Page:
Kochari

By Natalie Kamajian (Guest Contributor)

my generation

stands on the shoulders of our parents
on the bent backs of our grandparents
on the snapped necks of our ancestors

listen not, to what you think your people need
we know nothing without ancestors…ancient sisters
//my first sisters//

they have bled, knelt, marched, killed, hurt
loved, wrote, built and buried
so that I can breathe “hye”

strong women
&                                             ignite fires within my spirit
selfless men

when I dance Քոչարի…

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Natalie Kamajian works at a community and economic development organization designing innovative solutions to responsibly revitalize low-income, urban areas around Los Angeles. After living in Հայաստան for a year she unearthed, as Charlemagne once put it, “her second soul.” She is an inbetweener: never here nor there, never making sense and never wanting to and liking it that way. Natalie loves to write but she feels life moves too fast, its moments too precious sometimes to do anything other than live it. Lover of lavender ice cream, homemade halva and handmade soaps; Gardening’s worst gardener and biggest fan; and best friend to both the young & elderly but not really the folks in between causing all the trouble. She practices traditional Armenian ethnographic folk dancing and will revel at any chance to do a mean Մշո Խըռ to some live dhol and zurna. She will gladly bring out her inner թագուհի when necessary and believes that only when she contradicts herself, is she able to seek truth. More of her poetry can be found here.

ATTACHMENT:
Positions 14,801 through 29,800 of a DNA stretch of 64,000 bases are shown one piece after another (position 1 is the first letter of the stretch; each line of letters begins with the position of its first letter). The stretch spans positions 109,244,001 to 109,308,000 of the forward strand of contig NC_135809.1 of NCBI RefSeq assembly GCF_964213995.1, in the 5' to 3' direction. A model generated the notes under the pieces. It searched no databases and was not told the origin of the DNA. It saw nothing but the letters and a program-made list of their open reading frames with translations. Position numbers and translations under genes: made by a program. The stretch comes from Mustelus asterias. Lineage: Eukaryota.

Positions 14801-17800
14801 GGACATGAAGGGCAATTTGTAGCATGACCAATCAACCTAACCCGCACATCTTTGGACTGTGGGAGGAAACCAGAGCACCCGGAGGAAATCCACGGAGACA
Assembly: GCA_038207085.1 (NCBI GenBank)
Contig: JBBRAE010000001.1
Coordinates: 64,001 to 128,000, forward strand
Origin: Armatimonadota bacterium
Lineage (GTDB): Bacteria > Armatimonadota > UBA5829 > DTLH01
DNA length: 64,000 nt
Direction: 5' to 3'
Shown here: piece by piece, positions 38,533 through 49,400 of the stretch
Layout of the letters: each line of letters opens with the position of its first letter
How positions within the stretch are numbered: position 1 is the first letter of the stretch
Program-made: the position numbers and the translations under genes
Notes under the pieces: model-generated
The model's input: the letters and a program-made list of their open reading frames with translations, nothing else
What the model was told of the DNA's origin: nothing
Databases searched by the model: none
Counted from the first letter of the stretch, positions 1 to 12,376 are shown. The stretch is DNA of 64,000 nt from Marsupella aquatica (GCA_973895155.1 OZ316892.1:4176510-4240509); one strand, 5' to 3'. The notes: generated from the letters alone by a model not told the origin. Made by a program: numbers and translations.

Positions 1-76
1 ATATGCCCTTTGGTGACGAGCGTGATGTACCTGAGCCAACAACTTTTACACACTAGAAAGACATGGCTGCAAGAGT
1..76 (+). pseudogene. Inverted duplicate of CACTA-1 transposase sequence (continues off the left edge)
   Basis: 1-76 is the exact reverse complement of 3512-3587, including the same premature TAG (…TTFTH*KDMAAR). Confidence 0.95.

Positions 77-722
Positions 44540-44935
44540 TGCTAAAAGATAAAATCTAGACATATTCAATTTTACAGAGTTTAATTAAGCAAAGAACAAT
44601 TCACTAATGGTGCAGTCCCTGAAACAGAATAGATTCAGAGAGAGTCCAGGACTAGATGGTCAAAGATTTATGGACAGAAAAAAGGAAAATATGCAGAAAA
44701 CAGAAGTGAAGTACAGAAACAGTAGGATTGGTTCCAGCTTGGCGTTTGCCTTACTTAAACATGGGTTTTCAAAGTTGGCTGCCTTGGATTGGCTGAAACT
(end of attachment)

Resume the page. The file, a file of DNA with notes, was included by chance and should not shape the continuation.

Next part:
One thought on “Kochari

  1. What a beautiful poem! I used to have an Armenian friend at uni (lost touch after that, unfortunately). We used to enjoy talking about how similar our cultures and traditions are…and other girlie things like traditional dresses and ethnic beauty/ hair products…how families in Asian cultures tend to be very close knit…tasting each other’s food (sweets mainly! :P). You brought back many good memories 🙂 Thank you! Xx
    P.s. Something I realised while reading your poem is that in India we have a percussion instrument called dhol too! It can be simultaneously played on both sides though…so it might sound a bit different, I guess?

    Like

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